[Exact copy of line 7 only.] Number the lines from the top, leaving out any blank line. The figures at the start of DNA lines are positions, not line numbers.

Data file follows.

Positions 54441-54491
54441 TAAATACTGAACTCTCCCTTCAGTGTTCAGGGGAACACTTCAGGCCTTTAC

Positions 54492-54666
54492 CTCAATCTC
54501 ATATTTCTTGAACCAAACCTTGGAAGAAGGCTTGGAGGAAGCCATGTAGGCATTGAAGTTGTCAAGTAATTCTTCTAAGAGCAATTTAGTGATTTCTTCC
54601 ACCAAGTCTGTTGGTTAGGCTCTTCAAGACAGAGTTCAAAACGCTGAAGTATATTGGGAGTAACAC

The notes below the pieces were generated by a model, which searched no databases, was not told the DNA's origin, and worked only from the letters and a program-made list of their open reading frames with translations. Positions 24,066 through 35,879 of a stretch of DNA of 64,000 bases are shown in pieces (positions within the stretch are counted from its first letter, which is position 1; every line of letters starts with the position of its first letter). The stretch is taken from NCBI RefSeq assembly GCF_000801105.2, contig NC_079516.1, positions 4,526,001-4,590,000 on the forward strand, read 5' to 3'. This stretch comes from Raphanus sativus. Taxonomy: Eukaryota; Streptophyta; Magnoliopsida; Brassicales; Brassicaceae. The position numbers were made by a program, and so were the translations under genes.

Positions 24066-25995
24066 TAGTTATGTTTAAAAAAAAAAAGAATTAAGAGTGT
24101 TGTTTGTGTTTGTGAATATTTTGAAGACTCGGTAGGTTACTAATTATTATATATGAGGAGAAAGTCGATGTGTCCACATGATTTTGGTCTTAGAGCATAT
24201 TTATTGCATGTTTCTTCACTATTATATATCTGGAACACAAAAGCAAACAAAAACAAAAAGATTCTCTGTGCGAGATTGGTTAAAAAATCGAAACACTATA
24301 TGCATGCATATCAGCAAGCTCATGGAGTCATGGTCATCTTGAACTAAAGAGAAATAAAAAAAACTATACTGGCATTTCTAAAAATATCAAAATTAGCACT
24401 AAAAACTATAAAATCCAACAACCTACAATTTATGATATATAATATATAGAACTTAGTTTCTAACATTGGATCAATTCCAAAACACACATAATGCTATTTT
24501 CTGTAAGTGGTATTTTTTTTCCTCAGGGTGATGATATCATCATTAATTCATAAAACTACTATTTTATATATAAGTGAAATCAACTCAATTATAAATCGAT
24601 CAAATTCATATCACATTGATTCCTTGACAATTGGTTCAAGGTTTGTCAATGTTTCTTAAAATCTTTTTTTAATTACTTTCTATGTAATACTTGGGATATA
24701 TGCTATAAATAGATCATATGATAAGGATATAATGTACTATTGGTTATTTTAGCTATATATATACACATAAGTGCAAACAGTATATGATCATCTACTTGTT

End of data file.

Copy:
The notes below the pieces were generated by a model, which searched no databases, was not told the DNA's origin, and worked only from the letters and a program-made list of their open reading frames with translations. Positions 24,066 through 35,879 of a stretch of DNA of 64,000 bases are shown in pieces (positions within the stretch are counted from its first letter, which is position 1; every line of letters starts with the position of its first letter). The stretch is taken from NCBI RefSeq assembly GCF_000801105.2, contig NC_079516.1, positions 4,526,001-4,590,000 on the forward strand, read 5' to 3'. This stretch comes from Raphanus sativus. Taxonomy: Eukaryota; Streptophyta; Magnoliopsida; Brassicales; Brassicaceae. The position numbers were made by a program, and so were the translations under genes.